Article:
Research Papers:

CrkL is required for donor T cell migration to GvHD target organs

Nathan H. Roy, Mahinbanu Mammadli, Janis K. Burkhardt and Mobin Karimi _

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Oncotarget. 2020; 11:1505-1514. https://doi.org/10.18632/oncotarget.27509

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Nathan H. Roy1, Mahinbanu Mammadli2, Janis K. Burkhardt1 and Mobin Karimi2

1 Department of Pathology and Laboratory Medicine, Children’s Hospital of Philadelphia Research Institute and Perelman School of Medicine at the University of Pennsylvania, Philadelphia, PA 19104, USA

2 Department of Microbiology and Immunology, SUNY Upstate Medical University, Syracuse, NY 13210, USA

Correspondence to:

Mobin Karimi,email: [email protected]

Keywords: graft-versus-host disease; CrkL; T cell; migration; inflammation

Received: January 03, 2020     Accepted: February 17, 2020     Published: April 28, 2020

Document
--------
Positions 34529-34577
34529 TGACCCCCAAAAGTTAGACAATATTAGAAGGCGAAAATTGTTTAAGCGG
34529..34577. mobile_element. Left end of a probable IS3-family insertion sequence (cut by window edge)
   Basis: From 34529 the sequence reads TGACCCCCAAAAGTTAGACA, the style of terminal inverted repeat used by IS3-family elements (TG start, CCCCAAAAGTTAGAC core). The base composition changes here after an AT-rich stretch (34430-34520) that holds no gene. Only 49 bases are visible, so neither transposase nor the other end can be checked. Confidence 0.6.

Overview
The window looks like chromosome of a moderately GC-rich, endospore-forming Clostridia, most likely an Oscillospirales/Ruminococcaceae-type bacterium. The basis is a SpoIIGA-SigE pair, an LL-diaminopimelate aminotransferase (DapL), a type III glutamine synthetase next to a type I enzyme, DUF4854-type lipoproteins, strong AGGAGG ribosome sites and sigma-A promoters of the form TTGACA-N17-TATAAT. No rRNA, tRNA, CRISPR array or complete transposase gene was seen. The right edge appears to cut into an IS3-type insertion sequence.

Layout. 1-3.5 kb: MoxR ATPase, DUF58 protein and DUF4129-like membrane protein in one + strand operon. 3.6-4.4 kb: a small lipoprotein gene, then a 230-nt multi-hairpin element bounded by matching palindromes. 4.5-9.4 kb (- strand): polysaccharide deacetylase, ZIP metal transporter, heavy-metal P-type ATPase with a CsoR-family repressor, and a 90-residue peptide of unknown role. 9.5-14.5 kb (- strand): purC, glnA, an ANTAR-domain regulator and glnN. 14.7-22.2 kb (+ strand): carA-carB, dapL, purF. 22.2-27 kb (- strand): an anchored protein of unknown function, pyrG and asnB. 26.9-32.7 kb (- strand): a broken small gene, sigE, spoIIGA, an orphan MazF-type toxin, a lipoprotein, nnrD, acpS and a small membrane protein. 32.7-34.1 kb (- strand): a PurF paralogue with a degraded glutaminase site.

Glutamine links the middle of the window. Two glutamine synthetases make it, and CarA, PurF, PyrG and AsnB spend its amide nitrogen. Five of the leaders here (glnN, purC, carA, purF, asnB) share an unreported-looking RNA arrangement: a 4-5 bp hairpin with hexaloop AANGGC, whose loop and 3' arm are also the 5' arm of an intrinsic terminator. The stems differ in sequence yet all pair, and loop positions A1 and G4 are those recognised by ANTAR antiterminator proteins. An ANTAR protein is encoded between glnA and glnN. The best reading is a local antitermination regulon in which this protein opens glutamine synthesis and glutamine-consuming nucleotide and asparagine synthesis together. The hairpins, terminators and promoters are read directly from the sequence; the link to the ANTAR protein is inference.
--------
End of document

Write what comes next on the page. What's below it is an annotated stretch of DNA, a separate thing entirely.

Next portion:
The success of cancer therapies based on allogeneic hematopoietic stem cell transplant relies on the ability to separate graft-versus-host disease (GvHD) from graft-versus-tumor (GVT) responses. Controlling donor T cell migration into peripheral tissues is a viable option to limit unwanted tissue damage, but a lack of specific targets limits progress on this front. Here, we show that the adaptor protein CrkL, but not the closely related family members CrkI or CrkII, is a crucial regulator of T cell migration. In vitro, CrkL-deficient T cells fail to polymerize actin in response to the integrin ligand ICAM-1, resulting in defective migration. Using a mouse model of GvHD/GVT, we found that while CrkL-deficient T cells can efficiently eliminate hematopoietic tumors they are unable to migrate into inflamed organs, such as the liver and small intestine, and thus do not cause GvHD. These results suggest a specific role for CrkL in trafficking to peripheral organs but not the lymphatic system. In line with this, we found that although CrkL-deficient T cells could clear hematopoietic tumors, they failed to clear the same tumor growing subcutaneously, highlighting the role of CrkL in controlling T cell migration into peripheral tissues. Our results define a unique role for CrkL in controlling T cell migration, and suggest that CrkL function could be therapeutically targeted to enhance the efficacy of immunotherapies involving allogeneic donor cells.

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